Cannabis use in first trimester has ‘significant’ harmful effects on a fetus
More research is needed to fully understand the impact of cannabis use during pregnancy.
According to a small study, pregnant people using any form of cannabis should consider stopping due to potential harm to the fetus, even very early into pregnancy. The study published May 16 in the journal Frontiers in Pediatrics looked very closely at the first trimester of pregnancy and found a “significant” decrease in birth weight of about one-third of a pound.
[Related: Highway and traffic pollution could be connected to low birthweight.]
“We show that even when marijuana use occurred only in the first trimester of pregnancy, birth weight was significantly reduced, by more than 150g on average,” Beth Bailey, a co-author and director of population health research at Central Michigan University, said in a statement. “If that use continued into the second trimester, newborn head circumference was significantly decreased as well.”
While 150 grams, or one third of a pound, may not be a large amount on paper, any decrease in weight has been linked to health problems as a child grows. Low birth weight is a strong predictor of a child’s future development and general health. According to Children’s Hospital of Philadelphia, low birthweight is defined as a child weighing less than five pounds eight ounces. Infants born with low birthweight can face lower oxygen levels at birth, neurological problems, and difficulty feeding.
The study used data from the medical records of 109 pregnant people from an obstetrics clinic at Central Michigan University’s College of Medicine. They compared that data with a control group of 171 people who did not use not use marijuana during pregnancy.
The team observed that some pregnant people use marijuana early in pregnancy for morning sickness in the first trimester. Using cannabis during the first trimester time appears to be critical and may be equivalent to using marijuana throughout pregnancy. They found that the same effect happens if cannabis is used at other early stages, including when someone uses cannabis without knowing they are pregnant.
Brianna Moore, an assistant professor of epidemiology at the Colorado School of Public Health in Aurora who was not involved in the study, told CNN that while the study sample size was small, the research was robust since they verified marijuana use with urine tests instead of self-reporting. Moore added that studies show self-reported cannabis use during pregnancy is about 7 percent, but a 2019 study that used umbilical cord testing found that that number could be as high as 22.4 percent.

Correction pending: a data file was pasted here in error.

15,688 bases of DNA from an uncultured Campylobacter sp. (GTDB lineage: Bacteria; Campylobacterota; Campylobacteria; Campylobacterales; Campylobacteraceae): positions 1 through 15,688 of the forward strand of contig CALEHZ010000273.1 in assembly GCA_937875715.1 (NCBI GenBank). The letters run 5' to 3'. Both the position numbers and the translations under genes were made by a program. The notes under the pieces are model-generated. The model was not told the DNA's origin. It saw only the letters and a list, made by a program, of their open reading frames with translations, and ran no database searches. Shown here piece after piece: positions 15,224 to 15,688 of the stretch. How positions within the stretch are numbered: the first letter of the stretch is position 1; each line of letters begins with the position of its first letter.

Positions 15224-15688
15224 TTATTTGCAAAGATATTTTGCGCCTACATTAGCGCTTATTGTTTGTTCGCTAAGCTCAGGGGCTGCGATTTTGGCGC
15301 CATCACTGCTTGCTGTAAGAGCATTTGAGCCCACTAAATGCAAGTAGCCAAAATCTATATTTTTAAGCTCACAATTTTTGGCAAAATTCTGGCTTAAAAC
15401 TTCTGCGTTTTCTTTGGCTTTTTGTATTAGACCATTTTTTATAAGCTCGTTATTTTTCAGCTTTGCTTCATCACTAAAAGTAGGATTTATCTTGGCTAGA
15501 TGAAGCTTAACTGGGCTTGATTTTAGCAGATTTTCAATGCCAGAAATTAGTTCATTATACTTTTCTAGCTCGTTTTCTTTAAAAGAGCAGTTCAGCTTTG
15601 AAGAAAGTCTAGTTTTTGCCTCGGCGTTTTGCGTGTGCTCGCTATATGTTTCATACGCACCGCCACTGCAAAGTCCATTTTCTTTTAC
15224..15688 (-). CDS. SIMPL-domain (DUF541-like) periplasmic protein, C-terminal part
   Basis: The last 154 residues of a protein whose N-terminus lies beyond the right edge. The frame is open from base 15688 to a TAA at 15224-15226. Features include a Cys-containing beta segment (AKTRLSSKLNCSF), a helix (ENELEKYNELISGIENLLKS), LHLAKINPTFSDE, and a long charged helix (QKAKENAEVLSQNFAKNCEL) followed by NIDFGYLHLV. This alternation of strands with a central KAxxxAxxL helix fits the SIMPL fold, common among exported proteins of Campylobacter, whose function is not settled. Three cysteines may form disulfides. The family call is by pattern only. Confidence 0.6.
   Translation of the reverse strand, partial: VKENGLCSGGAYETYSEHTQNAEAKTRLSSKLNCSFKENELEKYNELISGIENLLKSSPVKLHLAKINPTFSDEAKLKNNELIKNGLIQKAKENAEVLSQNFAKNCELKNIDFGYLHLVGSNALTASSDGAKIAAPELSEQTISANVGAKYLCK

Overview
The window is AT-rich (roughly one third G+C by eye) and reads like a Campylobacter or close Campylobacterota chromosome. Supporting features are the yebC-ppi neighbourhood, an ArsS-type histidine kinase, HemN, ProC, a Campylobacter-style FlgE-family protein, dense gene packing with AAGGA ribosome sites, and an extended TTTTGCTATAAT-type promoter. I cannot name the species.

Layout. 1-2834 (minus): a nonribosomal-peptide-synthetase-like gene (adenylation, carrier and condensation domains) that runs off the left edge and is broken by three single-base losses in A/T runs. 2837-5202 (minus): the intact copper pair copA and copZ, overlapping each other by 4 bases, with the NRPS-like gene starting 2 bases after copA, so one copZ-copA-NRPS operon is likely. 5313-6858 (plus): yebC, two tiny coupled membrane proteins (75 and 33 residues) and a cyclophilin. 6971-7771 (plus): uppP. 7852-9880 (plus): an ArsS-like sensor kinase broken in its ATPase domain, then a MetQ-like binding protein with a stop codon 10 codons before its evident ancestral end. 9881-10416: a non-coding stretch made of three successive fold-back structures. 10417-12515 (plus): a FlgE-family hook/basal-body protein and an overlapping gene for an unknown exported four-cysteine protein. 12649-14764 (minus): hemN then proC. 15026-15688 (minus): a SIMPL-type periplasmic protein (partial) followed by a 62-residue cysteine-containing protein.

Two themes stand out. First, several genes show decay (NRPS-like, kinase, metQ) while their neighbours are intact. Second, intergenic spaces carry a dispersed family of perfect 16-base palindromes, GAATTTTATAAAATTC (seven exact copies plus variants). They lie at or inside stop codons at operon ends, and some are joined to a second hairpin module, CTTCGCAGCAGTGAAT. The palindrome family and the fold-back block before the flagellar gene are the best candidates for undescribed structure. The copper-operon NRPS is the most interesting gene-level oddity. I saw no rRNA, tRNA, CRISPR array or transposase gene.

[Related: Marijuana during pregnancy might be as dangerous as alcohol.]
“Urinary THC (tetrahydrocannabinol) testing is more objective than self-report, since pregnant people may not want to state that they are using cannabis,” Moore said. “However, one study suggests that very few pregnant people (0.5 percent) use cannabis strictly for medical purposes. There’s work that needs to be done to understand the contextual, social, or individual factors that influence cannabis use in pregnancy.”
According to the authors, the study did not have information on how much or how often the participants used cannabis. These results were based strictly on whether or not people did or did not use the substance at certain times in pregnancy. The study could not establish a connection between heavy cannabis use and some more pronounced outcomes in newborn growth.
“The best recommendation is that women should be advised to quit marijuana use prior to becoming pregnant,” Phoebe Dodge, study co-author and incoming pediatric resident at University Hospitals Rainbow Babies and Children’s Hospital in Cleveland, said in a statement. “However, quitting as soon as possible after getting pregnant is the second-best option to avoid long term adverse health and developmental outcomes. There are some benefits of quitting among those who begin pregnancy using marijuana.”